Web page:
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Private cloud deployments: Beating the blind spots and bottlenecks
Private cloud can be challenging to manage while meeting the ramped-up demands of data-driven enterprises
Organisations retain, or migrate to, private cloud on-premise environments for their own legacy, security or compliance reasons. They still want the benefits of cloud and cost-effective capacity to meet demand, without the risk of blind spots or bottlenecks.
But Tiago Fernandes, lead cloud solutions architect at IT distributor Tech Data, says this can be complicated, requiring detailed scrutiny of the environment and resources, before right-sizing the central processing unit (CPU) and memory allocation for virtual machines (VM).
“If a VM isn’t being used, shut it down – as long as there are no processes going behind to clean up, for example,” says Fernandes. “I don’t see why you can’t do snoozing in private cloud as well.”
Processes must be in place and routinely reviewed to pinpoint, for example, any larger VMs that are not using all their allocated resources, such as VMs running end-of-month payments or batch processing screens that are idle the rest of the time, or eating up 80% of the CPU because they are old or dealing with multiple reports or scripts. Hypervisors that can manage over-committed memory can also help redistribute memory to more idle VMs.
“Keep a close eye on all that – sometimes storage latency comes from a CPU or memory bottleneck,” says Fernandes.
Scope out, monitor and manage dormant resources, he says. Ask about projects or plans that may affect demand, including marketing campaigns and new offerings, and find out what capacity will be required in future. This means IT working much more closely with parts of the organisation than has been typical in many businesses.
Review all the metrics and look for hidden problems before investing in more capacity. Also, check and stress-test all recommendations for applications and workloads before they go live.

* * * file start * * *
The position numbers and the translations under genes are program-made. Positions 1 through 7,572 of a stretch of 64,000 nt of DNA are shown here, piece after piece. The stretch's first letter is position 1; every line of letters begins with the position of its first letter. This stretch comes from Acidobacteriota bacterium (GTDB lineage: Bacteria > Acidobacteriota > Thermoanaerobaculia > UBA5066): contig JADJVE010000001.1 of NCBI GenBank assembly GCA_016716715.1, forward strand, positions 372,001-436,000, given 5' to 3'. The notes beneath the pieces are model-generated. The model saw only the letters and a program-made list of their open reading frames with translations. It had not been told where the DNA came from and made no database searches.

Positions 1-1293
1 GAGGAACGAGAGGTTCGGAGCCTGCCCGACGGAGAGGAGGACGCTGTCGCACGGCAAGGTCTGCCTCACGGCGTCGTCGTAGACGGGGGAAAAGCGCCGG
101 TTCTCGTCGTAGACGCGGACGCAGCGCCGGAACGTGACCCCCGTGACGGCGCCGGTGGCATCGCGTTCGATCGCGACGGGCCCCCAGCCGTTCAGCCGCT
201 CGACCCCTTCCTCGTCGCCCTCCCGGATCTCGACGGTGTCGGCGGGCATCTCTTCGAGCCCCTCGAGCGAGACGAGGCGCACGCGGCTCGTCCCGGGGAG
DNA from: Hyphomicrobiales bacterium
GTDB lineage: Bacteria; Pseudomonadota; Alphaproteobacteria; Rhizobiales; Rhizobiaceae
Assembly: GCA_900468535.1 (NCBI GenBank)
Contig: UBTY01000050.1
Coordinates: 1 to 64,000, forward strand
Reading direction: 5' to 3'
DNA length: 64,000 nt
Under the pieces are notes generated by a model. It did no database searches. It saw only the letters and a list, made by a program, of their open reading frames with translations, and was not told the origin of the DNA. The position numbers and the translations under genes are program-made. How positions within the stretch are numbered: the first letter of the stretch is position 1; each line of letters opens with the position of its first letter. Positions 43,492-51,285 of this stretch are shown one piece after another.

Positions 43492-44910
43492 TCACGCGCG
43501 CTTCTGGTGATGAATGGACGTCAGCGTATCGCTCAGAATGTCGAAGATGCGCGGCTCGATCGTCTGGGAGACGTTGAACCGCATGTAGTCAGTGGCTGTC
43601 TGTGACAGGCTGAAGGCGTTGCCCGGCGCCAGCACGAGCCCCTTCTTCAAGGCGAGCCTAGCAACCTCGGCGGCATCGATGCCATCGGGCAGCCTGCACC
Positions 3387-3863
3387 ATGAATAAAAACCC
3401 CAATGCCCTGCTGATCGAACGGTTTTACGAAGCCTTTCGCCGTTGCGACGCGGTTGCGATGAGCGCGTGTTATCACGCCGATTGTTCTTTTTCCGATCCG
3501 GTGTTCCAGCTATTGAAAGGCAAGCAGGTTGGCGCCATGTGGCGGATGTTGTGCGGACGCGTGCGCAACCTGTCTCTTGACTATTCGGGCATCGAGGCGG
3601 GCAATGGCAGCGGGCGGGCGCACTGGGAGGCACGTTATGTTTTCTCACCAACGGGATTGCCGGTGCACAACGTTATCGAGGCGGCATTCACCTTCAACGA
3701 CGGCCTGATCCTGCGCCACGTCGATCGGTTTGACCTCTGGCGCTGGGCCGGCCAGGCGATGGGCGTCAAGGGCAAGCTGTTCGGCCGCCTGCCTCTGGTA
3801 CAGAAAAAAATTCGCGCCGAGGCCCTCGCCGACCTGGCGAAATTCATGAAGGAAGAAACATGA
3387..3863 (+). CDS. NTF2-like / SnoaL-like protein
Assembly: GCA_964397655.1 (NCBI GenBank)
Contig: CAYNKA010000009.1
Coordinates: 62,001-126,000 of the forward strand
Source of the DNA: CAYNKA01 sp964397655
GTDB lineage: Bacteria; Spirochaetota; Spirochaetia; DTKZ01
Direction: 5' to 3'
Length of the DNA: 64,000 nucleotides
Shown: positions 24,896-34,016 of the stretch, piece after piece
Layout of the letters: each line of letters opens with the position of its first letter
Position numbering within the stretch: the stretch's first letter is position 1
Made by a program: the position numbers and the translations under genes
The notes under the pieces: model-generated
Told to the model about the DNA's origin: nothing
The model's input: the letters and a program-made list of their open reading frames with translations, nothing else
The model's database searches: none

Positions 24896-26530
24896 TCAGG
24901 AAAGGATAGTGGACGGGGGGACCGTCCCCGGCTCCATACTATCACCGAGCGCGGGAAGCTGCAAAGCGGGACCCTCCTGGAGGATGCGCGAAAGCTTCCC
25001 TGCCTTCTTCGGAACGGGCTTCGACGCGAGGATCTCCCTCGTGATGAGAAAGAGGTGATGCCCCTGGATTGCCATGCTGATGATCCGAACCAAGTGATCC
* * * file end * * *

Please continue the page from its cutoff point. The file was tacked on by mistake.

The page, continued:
“Capacity management affects return on investment [ROI] and everybody in the business,” says Fernandes. “Everybody looks at other departments and says: you didn’t forecast. However, IT needs to be connected with the business to be able to predict future demand.”
Effective capacity management
Organisations may assume on-premise private cloud deployments will deliver optimised resources in ways that enhance ROI. Yet effective capacity management entails strong reporting and ongoing governance of all resources, aligning through regular business discussions with all stakeholders, including suppliers, on lead times and processes, including consideration of times of emergency, says Fernandes.
“As per the Flexera 2021 State of the cloud report, everywhere there is a need for automatically scanning and optimising cloud costs,” he adds.
For Chris Royles, field CTO for Europe, the Middle East and Africa (EMEA) at Cloudera, right-sizing private-cloud capacity requires resource isolation, which means running a mix of workloads and carving out sets of resources specifically for certain tasks or types of problem.
Separating architecture tiers with different layers of storage and compute can add enough granularity to enables separate management and scaling, with a control plane and automation delivering resources to handle workloads, he says.
“It’s like having multiple data warehouses running against the same data collection,” says Royles. “You’ve got to have a network group to link these things together, and can then connect between your public cloud instances and your private cloud. Of course, that’s where hybrid really comes into play.”
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In that separation of storage and compute within the technology stack, a tier manages the user experience types of application such as the data warehouse tools or machine learning elements, designed to meet the requirements of data scientists, he says. This tier then orchestrates the elastic experiences on top, and below that is the storage tier. This enables independent scaling at every layer.